All posts by Lily

Lily

About Lily

Information Assistant at CCRL. I enjoy trying different things. I'm curious about my surroundings and I'm a tree hugger.

Van Gogh’s Ear: The True Story (by Bernadette Murphy)

Van Gogh's Ear

Van Gogh’s Ear is a journey to discover the truth and revisit some of the myth surrounding Vincent Van Gogh’s tormented yet passionate life. In this book, Murphy looked into forgotten archival materials, visited towns and museums, and brought Van Gogh’s world vividly to life, including some of the most important people he was involved with, such as police inspector, “Rachel” who he gave his ear to, his brother Theo, and fellow artist Gauguin.

Murphy took lots of effort trying to piece together clues that might shed light on the artist’s life and his mental state. This book can be also seen as an interesting and in-depth detective work. What amazed me the most was how often Van Gogh was in distress yet able to keep painting. Symptoms for mental illness were clear but back then the treatment for mental illness was very minimal and rudimentary. After reading this book, I can never look at Van Gogh and his painting the same way. I feel deeply sorrowful for what Van Gogh went through in his short and intense life, however,  I think the world is so much richer for what he had done.

An animated biography drama film called Loving Vincent (http://lovingvincent.com/) was released last year. It is the world’s first fully painted animated feature film about Van Gogh’s death. It was an unique experience and beautifully done. This movie is also nominated for an Oscar this year. I’d recommend this film to anyone who is interested in Van Gogh’s story or looking for a different movie experience.

Related:

Loving Vincent [DVD] ON ORDER

Loving Vincent [Bluray] ON ORDER

Van Gogh’s Ear (2016, Documentary)

Lust for Life (adapted from Irving Stone’s novel)

Van Gogh and the Sunflowers (Picture book)

Camille and the Sunflowers (Picture book)

The Artist and Me (Picture book)

Van Gogh: His Life and Works in 500 Images : An Illustrated Exploration of the Artist, His Life and Context, With A Gallery of 280 of His Finest Paintings

Vincent: The Life and Death of Vincent Van Gogh (2005, Documentary)

Mystical Landscapes: Vincent Van Gogh to Emily Carr (an exhibition from the AGO, 2016)

Irises: Vincent Van Gogh in the Garden

Van Gogh’s Imaginary Museum: Exploring the Artist’s Inner World

Brother (by David Chariandy)

Longlisted for the 2017 Scotiabank Giller Prize, shortlisted for the Rogers Writers’ Trust BrotherFiction Prize, Brother is a short but tight story contains so much emotion and is very intense. It explores masculinity, family, race, and identity as they are played out in a Scarborough housing complex.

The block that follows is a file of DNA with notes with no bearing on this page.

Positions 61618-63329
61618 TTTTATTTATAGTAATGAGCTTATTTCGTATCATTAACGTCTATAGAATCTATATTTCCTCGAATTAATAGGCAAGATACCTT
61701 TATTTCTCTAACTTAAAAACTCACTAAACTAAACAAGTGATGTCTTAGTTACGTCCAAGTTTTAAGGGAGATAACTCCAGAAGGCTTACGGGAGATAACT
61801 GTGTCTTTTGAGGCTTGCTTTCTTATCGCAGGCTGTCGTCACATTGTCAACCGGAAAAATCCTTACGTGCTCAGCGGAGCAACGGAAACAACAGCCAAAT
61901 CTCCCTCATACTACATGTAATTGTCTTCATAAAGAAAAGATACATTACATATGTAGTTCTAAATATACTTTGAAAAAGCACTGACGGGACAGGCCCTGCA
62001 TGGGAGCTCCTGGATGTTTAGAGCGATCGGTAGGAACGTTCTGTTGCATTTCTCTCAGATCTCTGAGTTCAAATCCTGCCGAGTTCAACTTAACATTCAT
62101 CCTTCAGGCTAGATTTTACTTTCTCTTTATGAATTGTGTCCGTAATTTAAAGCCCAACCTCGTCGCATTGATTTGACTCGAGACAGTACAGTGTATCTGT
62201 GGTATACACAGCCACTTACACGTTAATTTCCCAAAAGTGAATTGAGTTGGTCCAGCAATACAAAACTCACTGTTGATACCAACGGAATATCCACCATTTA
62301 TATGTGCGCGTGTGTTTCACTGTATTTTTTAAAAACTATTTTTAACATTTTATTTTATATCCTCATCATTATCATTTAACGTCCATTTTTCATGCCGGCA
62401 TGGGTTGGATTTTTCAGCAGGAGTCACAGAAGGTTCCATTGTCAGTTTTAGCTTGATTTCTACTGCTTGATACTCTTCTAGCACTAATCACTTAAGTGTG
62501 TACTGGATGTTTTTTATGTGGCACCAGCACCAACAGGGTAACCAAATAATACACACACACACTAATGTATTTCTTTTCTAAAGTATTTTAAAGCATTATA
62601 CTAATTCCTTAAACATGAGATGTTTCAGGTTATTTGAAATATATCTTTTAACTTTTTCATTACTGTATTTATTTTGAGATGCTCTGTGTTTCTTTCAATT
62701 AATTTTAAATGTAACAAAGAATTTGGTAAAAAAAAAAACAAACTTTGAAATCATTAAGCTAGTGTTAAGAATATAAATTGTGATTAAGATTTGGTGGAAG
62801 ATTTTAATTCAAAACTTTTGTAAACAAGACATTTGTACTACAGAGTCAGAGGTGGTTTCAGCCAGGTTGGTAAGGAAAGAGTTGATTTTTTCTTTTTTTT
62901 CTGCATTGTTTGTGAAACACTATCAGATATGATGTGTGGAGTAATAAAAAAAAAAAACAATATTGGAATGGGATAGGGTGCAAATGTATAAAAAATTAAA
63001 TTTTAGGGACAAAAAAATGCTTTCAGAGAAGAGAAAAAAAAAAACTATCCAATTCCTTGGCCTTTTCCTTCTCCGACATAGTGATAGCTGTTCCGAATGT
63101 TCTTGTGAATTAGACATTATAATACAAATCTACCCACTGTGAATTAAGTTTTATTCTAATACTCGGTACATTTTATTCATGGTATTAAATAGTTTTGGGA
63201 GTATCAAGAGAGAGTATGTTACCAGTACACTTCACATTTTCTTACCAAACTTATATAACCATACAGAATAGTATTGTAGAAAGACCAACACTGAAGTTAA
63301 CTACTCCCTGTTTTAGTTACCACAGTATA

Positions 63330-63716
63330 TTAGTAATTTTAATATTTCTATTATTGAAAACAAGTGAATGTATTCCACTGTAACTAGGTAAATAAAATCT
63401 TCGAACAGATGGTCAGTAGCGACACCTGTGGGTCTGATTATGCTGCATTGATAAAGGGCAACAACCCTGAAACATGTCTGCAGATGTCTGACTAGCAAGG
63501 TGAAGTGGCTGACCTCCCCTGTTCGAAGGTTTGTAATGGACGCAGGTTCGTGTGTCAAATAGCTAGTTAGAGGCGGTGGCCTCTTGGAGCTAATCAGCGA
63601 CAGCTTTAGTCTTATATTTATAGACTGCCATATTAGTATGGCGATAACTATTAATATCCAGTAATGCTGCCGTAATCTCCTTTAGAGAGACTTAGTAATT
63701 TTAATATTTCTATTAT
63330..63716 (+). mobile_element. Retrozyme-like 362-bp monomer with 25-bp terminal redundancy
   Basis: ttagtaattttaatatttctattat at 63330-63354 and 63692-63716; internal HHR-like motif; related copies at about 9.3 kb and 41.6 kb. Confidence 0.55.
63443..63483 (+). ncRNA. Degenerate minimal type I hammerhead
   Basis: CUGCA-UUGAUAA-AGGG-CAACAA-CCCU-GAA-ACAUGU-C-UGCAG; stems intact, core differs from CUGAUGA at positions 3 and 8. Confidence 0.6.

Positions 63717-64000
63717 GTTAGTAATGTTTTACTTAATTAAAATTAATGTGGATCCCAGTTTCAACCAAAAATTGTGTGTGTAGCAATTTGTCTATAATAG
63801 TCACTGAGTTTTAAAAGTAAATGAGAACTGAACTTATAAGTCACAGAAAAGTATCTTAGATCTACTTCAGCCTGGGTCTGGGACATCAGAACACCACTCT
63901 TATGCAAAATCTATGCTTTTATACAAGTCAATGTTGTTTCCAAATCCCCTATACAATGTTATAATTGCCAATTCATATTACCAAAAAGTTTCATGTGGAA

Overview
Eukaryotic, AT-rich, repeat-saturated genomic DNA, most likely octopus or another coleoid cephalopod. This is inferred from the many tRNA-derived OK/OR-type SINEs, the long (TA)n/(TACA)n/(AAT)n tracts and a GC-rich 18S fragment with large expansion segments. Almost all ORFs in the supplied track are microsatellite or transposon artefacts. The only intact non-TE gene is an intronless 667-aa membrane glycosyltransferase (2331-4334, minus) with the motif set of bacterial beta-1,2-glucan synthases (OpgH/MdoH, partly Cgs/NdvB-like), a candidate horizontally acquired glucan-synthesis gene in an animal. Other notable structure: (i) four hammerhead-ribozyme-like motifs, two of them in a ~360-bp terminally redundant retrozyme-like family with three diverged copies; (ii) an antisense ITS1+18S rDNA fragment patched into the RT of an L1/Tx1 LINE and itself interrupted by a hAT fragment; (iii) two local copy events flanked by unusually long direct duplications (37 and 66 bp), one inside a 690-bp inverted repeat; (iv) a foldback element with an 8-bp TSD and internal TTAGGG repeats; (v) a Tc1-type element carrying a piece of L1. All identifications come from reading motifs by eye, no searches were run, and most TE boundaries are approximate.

Personally, I really connected with the immigrant experience and problems surrounding this community. I love the fact that this book didn’t shy away from sadness. Grieving is a complicated process and ongoing, whether it’s for death, lost love, lost life, or lost memories. Sometimes it will take collected effort to keep the healing going. In addition, I can better understand the disadvantage in the black community after this book, for that’s what happened to Micheal and Francis. Brother is an important and relevant story today.

I read The Sun and Her Flowers (Rupi Kaur) after this book, and I feel that some of the passages in Kaur’s poems really echo with themes in Brother. These connections between the two books are kind of unexpected and serendipitous.

Brother has an ending that satisfied me; without giving anything away, I just want to say that the very last word charged me with power and energy. It’s not the kind of ending where everyone lived happily ever after, but it offers comfort, support, and it acknowledged that it is ok to have scares in your heart. In the end, what really matters is to express, to reach out, and to heal together.

You might also like:

Scarborough

One of the Boys

The Idiot

More

Also by David Chariandy:

Soucouyant

Mozart’s Starling (by Lyanda Lynn Haupt)

31932836I came across this book at a book event a few month ago. Not knowing much about Mozart or starling, I started reading not knowing what to expect (except for the fact that the person at the even spoke highly of it).

I usually read non-fictions pretty slowly, but not this time. Mozart’s Starling is a lighthearted charming little book inspired by starlings, the most hated birds among ornithologists since it is considered an aggressive invader to the local species, and the fact that the most well respected composer in the world Mozart had a pet starling during his most productive and turbulent years of his short life. In order to understand the bird and how it is like living with one, Haupt raised a baby starling. This book is a mixture of fun facts, unknown history, and reflection on inspiration, harmony, and the natural world.

Part natural history, part story, Mozart’s Starling will delight readers as they learn about language, music, and the secret world of starlings.

You might also like…

The Urban Bestiary

Crow Planet

The Hidden Life of Trees

Wesley the Owl

Corvus

Mozart

The Thing with Feathers